Some enterprise applications will allow data to be exported into Excel, manipulated, and loaded right back into the application. Indeed, a robust enterprise suite will allow for this type of interoperability—not only with Excel, but with other proprietary and custom software. But exercise caution, because not every enterprise software system on the market provides these safeguards when pushing exported data into a software package. Take care that your shortcut to save $100 worth of effort does not cost you $20,000 in consulting time to fix corrupted data!
When Does It Make Sense to Modify Enterprise Software?
The case against modifying enterprise software is a strong one. Your standard software offering is the product of millions of dollars of research and development and extensive testing for reliable, consistent performance. The business logic and functionality is based on best practices developed over many decades by successful industries, and taught by professional organizations like the Association for Operations Management (APICS).
Used as developed, your enterprise software system will help you improve your business processes, allowing you to engineer your business as opposed to simply letting it evolve. Sometimes, a business may have developed practices that are unique, and that do help them compete in the market. In those situations, when there is a defensible business reason to modify the software and diverge from established best practices, it may be possible to cost-justify the added expense.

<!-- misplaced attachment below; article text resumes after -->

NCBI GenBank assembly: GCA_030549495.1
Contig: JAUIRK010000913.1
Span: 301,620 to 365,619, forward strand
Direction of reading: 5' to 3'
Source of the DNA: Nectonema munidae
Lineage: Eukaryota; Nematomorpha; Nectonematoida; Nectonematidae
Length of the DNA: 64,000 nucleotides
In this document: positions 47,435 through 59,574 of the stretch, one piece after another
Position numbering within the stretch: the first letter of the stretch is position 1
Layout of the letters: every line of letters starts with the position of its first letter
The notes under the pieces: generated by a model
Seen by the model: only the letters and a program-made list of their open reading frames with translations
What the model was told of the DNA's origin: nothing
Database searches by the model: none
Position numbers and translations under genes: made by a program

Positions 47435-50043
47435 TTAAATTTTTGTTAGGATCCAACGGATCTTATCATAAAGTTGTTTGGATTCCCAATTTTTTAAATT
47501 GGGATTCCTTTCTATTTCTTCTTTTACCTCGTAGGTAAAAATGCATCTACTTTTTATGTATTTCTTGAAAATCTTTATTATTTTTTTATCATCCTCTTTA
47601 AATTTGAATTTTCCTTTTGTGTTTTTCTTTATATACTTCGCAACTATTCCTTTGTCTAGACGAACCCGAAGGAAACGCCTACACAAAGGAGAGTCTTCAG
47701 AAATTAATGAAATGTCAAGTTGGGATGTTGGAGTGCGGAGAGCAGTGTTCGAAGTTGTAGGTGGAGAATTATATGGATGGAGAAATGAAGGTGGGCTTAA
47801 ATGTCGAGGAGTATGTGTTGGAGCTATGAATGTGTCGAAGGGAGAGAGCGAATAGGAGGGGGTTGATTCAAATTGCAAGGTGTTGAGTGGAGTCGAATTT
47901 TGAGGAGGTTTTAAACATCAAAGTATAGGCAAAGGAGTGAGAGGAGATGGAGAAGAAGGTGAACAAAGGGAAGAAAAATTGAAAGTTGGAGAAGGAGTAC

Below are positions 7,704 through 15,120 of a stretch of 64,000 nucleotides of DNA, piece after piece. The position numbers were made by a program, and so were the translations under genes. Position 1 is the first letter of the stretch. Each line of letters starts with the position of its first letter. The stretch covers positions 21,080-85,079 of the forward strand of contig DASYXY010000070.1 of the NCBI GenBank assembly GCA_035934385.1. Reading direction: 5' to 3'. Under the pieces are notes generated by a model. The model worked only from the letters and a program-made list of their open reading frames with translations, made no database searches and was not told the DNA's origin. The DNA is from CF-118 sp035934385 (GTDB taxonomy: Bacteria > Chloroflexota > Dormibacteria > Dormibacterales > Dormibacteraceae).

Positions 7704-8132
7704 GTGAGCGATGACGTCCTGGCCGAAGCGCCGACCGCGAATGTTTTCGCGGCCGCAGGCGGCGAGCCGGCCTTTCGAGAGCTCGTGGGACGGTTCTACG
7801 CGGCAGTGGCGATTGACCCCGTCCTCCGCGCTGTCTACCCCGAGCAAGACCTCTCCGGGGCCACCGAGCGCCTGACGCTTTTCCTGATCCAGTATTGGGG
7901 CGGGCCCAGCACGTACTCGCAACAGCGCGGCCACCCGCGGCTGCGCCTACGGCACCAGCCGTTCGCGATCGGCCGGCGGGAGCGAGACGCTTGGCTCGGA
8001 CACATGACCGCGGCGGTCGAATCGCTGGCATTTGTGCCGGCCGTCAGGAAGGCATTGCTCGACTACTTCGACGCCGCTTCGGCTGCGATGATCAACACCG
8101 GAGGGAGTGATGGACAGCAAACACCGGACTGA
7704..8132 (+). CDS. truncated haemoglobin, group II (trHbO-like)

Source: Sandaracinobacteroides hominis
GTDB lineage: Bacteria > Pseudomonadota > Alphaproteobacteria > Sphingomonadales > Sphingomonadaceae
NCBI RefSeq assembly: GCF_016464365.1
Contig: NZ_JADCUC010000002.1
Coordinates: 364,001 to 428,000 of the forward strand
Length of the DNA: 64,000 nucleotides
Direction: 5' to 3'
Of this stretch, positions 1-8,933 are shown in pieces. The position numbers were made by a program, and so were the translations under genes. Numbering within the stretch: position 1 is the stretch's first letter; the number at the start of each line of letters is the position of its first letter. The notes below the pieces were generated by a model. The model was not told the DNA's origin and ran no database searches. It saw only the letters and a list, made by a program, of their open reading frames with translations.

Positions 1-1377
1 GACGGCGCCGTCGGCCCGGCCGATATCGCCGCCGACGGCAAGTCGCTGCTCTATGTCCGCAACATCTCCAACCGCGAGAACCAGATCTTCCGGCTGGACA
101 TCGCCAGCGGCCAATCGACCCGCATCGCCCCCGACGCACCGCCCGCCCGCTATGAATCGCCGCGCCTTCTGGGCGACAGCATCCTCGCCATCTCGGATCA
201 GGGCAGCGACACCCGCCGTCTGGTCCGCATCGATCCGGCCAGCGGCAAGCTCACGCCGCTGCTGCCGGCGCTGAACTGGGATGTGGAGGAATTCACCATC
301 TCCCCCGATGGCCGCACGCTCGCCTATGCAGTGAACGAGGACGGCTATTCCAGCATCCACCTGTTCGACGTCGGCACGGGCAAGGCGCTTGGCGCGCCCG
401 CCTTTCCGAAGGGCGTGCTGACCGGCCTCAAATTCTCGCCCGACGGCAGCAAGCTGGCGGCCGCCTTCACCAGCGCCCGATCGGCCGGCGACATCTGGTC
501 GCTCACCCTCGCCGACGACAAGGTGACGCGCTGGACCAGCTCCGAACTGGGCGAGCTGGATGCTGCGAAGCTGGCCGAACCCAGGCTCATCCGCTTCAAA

But be on guard against software modifications that are not driven by legitimate, measurable business needs. Justification of one such modification may open the flood gates, and you will be hard-pressed to turn down other requests for modification!
About the Author
Jeff Kugler is a solutions consultant with the Milwaukee office of IFS North America. Before entering the software industry, Kugler worked in manufacturing and operations. He has managed implementations both as a customer and as a consultant, and is active in lean manufacturing advocacy both inside and outside IFS. He holds a BA in computer science from Lakeland College, Sheboygan, Wisconsin (US).